NEW YORK — In the not-so-distant future, humanity's last survivors ride a vast, never-stopping train across a frozen Earth. The fictional world of "Snowpiercer," a new TV series airing on TNT in early 2020, is a grim one. A botched attempt to reverse runaway global warming has left Earth blanketed in ice and snow. Only a few thousand people — some wealthy and privileged and many desperate and wretched — survive, saved by a billionaire's pet project: a beast of a supertrain (named Snowpiercer) that extends for miles, equipped to ride the rails until Earth is habitable again.
The series is based on the 1982 French graphic novel "Le Transperceneige," as was the 2013 movie "Snowpiercer," directed by Bong Joon-Ho.
At New York Comic Con on Oct. 5, the show's cast and creators presented a glimpse of this broken Earth, the strange "ark" that barrels ceaselessly onward and the surviving humans who ride onboard. TNT's version of the tale unfolds seven years after the global climate catastrophe and the train's departure, when untold millions of people (not to mention all of Earth's animals and plants) were left behind to die.
Bleak as this story is, it represents "a logical extension of what happens when you continue to ignore science and you're forced to make a rash decision about how to save your planet," said actor Daveed Diggs, who plays ex-homicide detective Andre Layton on the show.
That dire scenario is especially relevant today. Unprecedented and human-driven climate change is raising sea levels; erasing glaciers and sea ice; and spawning dangerous wildfires, widespread droughts and intense heat waves. In fact, recent climate-related news fueled a sense of urgency for Graeme Manson, executive producer and showrunner of "Snowpiercer."
"It lit a fire under me to want to tell this story now," Manson told Live Science.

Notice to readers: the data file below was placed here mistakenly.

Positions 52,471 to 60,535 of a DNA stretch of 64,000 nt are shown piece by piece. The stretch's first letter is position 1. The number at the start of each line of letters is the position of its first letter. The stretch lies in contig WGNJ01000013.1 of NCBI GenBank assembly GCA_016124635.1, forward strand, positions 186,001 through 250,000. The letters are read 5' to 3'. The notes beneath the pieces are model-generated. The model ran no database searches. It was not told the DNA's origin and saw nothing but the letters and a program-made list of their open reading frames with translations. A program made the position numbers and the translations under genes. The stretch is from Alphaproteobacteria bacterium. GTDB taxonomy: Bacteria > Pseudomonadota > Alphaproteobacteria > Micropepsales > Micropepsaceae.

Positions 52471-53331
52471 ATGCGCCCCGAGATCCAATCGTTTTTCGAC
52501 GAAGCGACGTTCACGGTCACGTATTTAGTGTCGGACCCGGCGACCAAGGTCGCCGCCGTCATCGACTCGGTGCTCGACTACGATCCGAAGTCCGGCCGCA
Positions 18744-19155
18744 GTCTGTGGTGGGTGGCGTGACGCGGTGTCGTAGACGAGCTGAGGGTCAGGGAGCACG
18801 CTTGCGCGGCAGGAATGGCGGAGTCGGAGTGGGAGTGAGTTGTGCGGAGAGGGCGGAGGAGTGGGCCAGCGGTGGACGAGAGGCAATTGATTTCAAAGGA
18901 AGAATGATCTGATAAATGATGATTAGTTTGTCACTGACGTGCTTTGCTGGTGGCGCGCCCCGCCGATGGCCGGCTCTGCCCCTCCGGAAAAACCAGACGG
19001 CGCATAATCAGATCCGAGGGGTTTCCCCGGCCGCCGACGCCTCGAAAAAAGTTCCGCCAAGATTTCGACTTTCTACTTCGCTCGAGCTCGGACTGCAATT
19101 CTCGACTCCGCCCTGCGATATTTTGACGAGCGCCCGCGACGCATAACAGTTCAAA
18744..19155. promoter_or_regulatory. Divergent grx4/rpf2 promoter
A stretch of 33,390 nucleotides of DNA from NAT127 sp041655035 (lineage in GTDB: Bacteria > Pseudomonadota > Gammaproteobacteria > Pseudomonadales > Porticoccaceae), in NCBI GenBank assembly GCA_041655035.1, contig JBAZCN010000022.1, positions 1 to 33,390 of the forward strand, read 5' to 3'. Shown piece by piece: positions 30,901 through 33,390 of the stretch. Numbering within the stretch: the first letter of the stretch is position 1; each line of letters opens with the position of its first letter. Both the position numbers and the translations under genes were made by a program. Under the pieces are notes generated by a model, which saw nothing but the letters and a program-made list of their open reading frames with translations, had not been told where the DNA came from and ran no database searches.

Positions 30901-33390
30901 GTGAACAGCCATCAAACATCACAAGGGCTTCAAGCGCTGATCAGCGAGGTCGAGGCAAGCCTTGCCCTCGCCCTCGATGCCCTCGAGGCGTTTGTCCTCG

Global ice ages have frozen Earth in the past. But with accelerating climate change heating things up, is a planet-wide deep freeze even possible anymore? And could trying to artificially cool Earth save the planet, or would it trigger a cascade of consequences that produce a frozen wasteland like that in "Snowpiercer" — or something that's even worse?
Between 750 million and 580 million years ago, three to four dramatic ice ages froze nearly all of Earth's surface for about 10 million years at a stretch. During these periods of intense cold, average global temperatures plummeted to minus 58 degrees Fahrenheit (minus 50 degrees Celsius); these frigid conditions earned the planet the nickname "snowball Earth."
Lesser ice ages emerge about once every 120,000 years, driven by shifts in Earth's orbit and changes in our proximity to the sun, Robin Bell, a professor at Columbia University's Lamont-Doherty Earth Observatory (LDEO) in New York City and president of the American Geophysical Union (AGU), told Live Science in an email.
"We should be having one [ice age] soon, except for our ongoing experiment in atmospheric chemistry," said Bell, referring to fossil fuel burning that pumps quantities of greenhouse gases like carbon dioxide (CO2) into Earth's atmosphere, accelerating warming. A future ice age could still happen, but only if atmospheric CO2 is drastically reduced, Maureen Raymo, a LDEO paleoclimatologist and research professor, told Live Science in an email.
Could artificially cooling the planet through geoengineering trigger an ice age or create a snowball Earth? "Physically, it's not inconceivable," said Gavin Schmidt, a climatologist and director of the NASA Goddard Institute for Space Studies in New York City.
Schmidt outlined one such geoengineering method. "If you put stuff into the atmosphere that's white and reflective, that reduces the amount of solar radiation coming in and makes the planet colder," he told Live Science. "It's similar to what happens when big volcanoes erupt."